Conversations: Photography from the Bank of America Collection

Conversations: Photography from the Bank of America Collection
Irish Museum of Modern Art
22 February 2012 – 20 May 2012

Meridel Rubenstein
An exhibition of more than 100 photographs drawn from the renowned Bank of America Collection, one of the largest and most comprehensive corporate art collections in the world, opens to the public in Dublin at the Irish Museum of Modern Art on Wednesday 22 February 2012. Conversations: Photography from the Bank of America Collection documents the evolution of photography since the 1850s and presents some of the most notable photographers of the 19th and 20th-centuries. Hand-picked from thousands of photographs, the works are displayed so as to create “conversations” between images by individual artists and across a wide range of themes, including portraits, landscapes, street photography and abstraction. The exhibition will be opened by the Minister for Arts, Heritage and the Gaeltacht, Jimmy Deenihan, TD, at 6.00pm on Tuesday 21 February.

The free exhibition presents works by some of photography’s most celebrated names, from 19th-century innovators Gustave Le Gray, Julia Margaret Cameron and Carleton Watkins, via 20th-century luminaries: Alfred Stieglitz, Harry Callahan, and Irving Penn, to contemporary image makers: William Eggleston, Thomas Ruff and Cindy Sherman. Modern works are juxtaposed with older works, European with American, and staged subjects with documentary images. These conversations create unique visual groupings, including images of visitors responding to art in museums, such as Thomas Struth’s Audience 4 (2004), which shows people gazing upward at Michelangelo’s statue of David at the Academia Gallery in Florence, and Musée du Louvre 4, Paris (1989), where visitors contemplate Théodore Géricault’s famous Raft of the Medusa in a Louvre gallery.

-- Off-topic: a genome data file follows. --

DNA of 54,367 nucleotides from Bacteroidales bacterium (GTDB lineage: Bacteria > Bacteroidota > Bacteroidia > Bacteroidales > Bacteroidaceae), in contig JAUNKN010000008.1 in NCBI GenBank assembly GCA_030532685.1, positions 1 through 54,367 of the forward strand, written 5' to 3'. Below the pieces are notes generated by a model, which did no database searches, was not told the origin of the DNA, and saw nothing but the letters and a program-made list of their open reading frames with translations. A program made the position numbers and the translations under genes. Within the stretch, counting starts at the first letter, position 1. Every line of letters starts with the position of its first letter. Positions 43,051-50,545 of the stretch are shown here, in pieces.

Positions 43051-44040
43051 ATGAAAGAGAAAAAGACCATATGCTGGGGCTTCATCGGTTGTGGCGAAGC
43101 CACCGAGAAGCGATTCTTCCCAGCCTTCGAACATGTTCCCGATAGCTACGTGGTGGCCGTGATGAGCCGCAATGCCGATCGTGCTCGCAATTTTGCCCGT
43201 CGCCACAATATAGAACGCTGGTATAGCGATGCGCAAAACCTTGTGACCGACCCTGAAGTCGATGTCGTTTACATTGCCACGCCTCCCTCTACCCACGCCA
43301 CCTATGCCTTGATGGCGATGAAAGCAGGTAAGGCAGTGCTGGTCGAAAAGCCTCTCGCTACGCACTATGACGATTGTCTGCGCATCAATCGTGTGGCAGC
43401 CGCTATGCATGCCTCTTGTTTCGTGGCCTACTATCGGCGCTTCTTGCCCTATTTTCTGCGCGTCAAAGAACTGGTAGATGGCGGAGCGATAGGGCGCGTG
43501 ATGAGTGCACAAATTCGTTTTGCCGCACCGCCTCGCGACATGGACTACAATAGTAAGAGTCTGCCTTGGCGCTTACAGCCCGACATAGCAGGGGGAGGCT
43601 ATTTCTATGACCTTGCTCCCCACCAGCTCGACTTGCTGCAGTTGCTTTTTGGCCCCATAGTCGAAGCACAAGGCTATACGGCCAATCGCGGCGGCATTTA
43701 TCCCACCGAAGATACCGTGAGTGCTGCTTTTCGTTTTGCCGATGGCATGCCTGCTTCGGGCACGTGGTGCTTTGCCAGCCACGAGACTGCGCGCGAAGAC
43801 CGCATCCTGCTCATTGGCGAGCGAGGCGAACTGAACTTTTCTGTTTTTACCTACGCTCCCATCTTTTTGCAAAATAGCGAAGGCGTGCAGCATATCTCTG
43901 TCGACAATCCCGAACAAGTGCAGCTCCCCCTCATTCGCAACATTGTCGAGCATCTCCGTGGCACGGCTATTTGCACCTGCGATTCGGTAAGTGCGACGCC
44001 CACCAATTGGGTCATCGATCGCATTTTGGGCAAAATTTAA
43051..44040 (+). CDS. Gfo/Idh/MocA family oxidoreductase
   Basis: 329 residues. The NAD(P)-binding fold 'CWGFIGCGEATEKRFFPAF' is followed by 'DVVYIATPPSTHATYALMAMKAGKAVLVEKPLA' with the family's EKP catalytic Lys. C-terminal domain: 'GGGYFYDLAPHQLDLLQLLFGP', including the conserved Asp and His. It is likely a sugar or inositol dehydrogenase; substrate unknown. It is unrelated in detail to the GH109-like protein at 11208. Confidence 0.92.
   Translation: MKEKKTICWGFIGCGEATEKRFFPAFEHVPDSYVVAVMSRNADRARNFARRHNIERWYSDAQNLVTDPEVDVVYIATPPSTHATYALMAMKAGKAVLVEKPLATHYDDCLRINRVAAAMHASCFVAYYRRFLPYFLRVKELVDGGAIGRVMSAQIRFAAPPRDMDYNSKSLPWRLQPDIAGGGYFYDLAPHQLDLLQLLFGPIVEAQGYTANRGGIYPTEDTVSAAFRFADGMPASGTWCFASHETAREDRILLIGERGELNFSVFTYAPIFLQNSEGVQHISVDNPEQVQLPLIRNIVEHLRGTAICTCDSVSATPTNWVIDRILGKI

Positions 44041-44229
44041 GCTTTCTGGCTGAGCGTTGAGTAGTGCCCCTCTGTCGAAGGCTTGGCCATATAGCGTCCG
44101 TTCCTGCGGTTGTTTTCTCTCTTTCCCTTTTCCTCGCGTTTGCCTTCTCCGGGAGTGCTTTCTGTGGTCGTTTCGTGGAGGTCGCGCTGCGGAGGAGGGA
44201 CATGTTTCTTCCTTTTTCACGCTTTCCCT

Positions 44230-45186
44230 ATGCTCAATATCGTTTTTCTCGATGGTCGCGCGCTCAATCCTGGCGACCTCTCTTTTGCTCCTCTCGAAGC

Commenting on the exhibition, Peter Keegan, Ireland Country Executive, Bank of America Merrill Lynch, said: “Bank of America Merrill Lynch is delighted to make this exhibition available to the public at IMMA, and we are extremely grateful for this unique opportunity to expand our long-term programme of arts support in Ireland with such a highly-respected museum. IMMA has a very impressive track record with photographic exhibitions, including Picturing New York in 2009-10 and Magnum Ireland in 2006. This also complements our other activities supporting the Arts in Ireland, including the restoration of Maclise’s iconic The Marriage of Strongbow and Aoife at the National Gallery of Ireland; The ‘New Stream’ programme with Business to Arts and the first display in Europe of the Bank’s Art Books of Henri Matisse at the Chester Beatty Library last year.”

Some of the most striking works in this exhibition focus on people and portraiture, Julia Margaret Cameron’s distinctive profile of her niece, Untitled (Mary Emily “May” Prinsep) (1870), is seen alongside Edward Weston’s portrait, Tina Modotti, Mexico (1924), which offers a compelling view of his sitter’s psychological state. Both images show women gazing downwards in compositions that are elegant and lyrical. Nevertheless, they are clearly women of different times: the Victorian Prinsep, although surprisingly candid for such an early photograph, is soft and demure, while Modotti, the modern woman, has allowed her photographer-lover to capture her emotional state at close quarters. Another group explores the uncanny in the everyday, as seen in William Eggleston’s iconic image of a tricycle, Untitled (Memphis) (about 1970), and Lee Friedlander’s T.V. in Hotel Room, Galax, Virginia (1962), which shows an eerily disembodied child’s face on a television screen.

Landscapes and seascapes are well represented in the exhibition, such as Alvin Langdon Coburn’s Snow in Canyon, Grand Canyon (1911) and Art Sinsabaugh’s Midwest Landscape #32 (1961). Both of these works explore the artistic possibilities of the American landscape in photography, from very different periods and perspectives.